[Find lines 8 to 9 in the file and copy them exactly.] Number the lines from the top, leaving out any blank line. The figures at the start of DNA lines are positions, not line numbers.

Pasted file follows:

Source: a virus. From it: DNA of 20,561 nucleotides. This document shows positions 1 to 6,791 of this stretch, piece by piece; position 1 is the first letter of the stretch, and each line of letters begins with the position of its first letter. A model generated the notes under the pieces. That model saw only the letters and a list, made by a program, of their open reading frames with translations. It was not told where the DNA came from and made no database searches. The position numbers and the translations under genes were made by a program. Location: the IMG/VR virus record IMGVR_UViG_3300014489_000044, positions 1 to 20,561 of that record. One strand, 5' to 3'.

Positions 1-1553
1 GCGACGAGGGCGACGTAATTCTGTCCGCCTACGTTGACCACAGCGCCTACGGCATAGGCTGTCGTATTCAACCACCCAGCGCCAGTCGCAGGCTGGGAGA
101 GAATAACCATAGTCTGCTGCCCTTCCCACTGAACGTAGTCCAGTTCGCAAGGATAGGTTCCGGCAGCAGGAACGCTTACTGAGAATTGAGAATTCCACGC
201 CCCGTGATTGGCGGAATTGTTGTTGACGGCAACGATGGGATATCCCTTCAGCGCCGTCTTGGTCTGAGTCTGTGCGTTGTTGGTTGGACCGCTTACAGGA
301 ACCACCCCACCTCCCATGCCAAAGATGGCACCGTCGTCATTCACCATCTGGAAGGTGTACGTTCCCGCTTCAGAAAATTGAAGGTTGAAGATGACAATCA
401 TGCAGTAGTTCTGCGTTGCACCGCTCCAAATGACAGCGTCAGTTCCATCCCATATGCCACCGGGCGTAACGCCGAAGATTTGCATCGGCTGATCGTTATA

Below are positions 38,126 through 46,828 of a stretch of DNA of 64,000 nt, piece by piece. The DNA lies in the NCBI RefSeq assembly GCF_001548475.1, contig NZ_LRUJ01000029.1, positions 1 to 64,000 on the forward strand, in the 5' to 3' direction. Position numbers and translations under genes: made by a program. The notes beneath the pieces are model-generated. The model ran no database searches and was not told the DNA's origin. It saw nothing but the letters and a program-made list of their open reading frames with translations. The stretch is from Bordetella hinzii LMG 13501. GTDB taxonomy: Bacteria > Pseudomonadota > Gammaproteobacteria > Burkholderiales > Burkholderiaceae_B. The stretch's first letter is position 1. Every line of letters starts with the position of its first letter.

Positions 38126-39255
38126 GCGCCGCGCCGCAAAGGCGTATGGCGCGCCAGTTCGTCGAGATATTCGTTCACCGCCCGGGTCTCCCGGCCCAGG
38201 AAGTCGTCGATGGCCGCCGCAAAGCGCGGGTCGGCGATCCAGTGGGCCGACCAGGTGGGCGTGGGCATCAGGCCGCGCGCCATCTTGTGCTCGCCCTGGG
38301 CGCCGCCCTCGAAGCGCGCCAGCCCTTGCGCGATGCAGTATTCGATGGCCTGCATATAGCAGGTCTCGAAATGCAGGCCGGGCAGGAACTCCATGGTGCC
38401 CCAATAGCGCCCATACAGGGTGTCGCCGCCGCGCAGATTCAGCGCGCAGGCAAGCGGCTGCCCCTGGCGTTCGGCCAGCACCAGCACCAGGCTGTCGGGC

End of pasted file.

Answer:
Below are positions 38,126 through 46,828 of a stretch of DNA of 64,000 nt, piece by piece. The DNA lies in the NCBI RefSeq assembly GCF_001548475.1, contig NZ_LRUJ01000029.1, positions 1 to 64,000 on the forward strand, in the 5' to 3' direction. Position numbers and translations under genes: made by a program. The notes beneath the pieces are model-generated. The model ran no database searches and was not told the DNA's origin. It saw nothing but the letters and a program-made list of their open reading frames with translations. The stretch is from Bordetella hinzii LMG 13501. GTDB taxonomy: Bacteria > Pseudomonadota > Gammaproteobacteria > Burkholderiales > Burkholderiaceae_B. The stretch's first letter is position 1. Every line of letters starts with the position of its first letter.

Positions 38126-39255